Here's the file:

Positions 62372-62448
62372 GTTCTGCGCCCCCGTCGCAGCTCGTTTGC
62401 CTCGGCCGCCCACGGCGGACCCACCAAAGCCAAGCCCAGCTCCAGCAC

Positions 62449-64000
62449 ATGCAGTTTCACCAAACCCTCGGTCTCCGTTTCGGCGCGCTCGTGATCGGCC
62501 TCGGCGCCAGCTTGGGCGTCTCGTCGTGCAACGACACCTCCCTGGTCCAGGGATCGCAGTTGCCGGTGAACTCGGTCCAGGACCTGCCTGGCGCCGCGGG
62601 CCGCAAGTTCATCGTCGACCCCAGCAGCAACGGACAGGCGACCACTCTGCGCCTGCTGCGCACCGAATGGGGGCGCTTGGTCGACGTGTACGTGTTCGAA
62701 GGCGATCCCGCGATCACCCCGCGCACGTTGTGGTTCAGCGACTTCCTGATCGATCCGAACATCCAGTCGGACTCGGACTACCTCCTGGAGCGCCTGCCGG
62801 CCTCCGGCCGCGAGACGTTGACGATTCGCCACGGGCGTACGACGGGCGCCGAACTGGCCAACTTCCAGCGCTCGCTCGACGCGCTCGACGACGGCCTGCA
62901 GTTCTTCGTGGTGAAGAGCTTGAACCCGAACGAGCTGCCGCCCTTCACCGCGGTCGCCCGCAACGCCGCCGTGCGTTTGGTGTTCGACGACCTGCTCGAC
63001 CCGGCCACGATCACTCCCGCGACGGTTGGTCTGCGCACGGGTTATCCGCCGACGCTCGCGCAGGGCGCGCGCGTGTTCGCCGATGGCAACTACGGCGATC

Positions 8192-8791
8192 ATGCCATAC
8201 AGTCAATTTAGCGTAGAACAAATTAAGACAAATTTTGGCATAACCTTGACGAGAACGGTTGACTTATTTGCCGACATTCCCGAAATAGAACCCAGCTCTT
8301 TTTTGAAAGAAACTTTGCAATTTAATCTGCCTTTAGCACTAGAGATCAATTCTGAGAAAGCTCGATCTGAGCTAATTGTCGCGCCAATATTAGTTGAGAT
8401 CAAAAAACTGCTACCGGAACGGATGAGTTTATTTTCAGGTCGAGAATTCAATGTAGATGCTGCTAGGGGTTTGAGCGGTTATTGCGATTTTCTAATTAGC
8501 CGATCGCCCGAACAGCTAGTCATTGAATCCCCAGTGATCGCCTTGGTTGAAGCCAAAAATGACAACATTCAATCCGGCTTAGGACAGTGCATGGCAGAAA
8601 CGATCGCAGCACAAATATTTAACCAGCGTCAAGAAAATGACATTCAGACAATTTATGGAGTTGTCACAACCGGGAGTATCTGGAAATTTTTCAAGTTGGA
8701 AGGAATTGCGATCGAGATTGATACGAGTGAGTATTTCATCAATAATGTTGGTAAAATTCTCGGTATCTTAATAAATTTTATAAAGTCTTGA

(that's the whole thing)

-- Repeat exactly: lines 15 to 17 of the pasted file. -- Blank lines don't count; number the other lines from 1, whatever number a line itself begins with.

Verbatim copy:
8301 TTTTGAAAGAAACTTTGCAATTTAATCTGCCTTTAGCACTAGAGATCAATTCTGAGAAAGCTCGATCTGAGCTAATTGTCGCGCCAATATTAGTTGAGAT
8401 CAAAAAACTGCTACCGGAACGGATGAGTTTATTTTCAGGTCGAGAATTCAATGTAGATGCTGCTAGGGGTTTGAGCGGTTATTGCGATTTTCTAATTAGC
8501 CGATCGCCCGAACAGCTAGTCATTGAATCCCCAGTGATCGCCTTGGTTGAAGCCAAAAATGACAACATTCAATCCGGCTTAGGACAGTGCATGGCAGAAA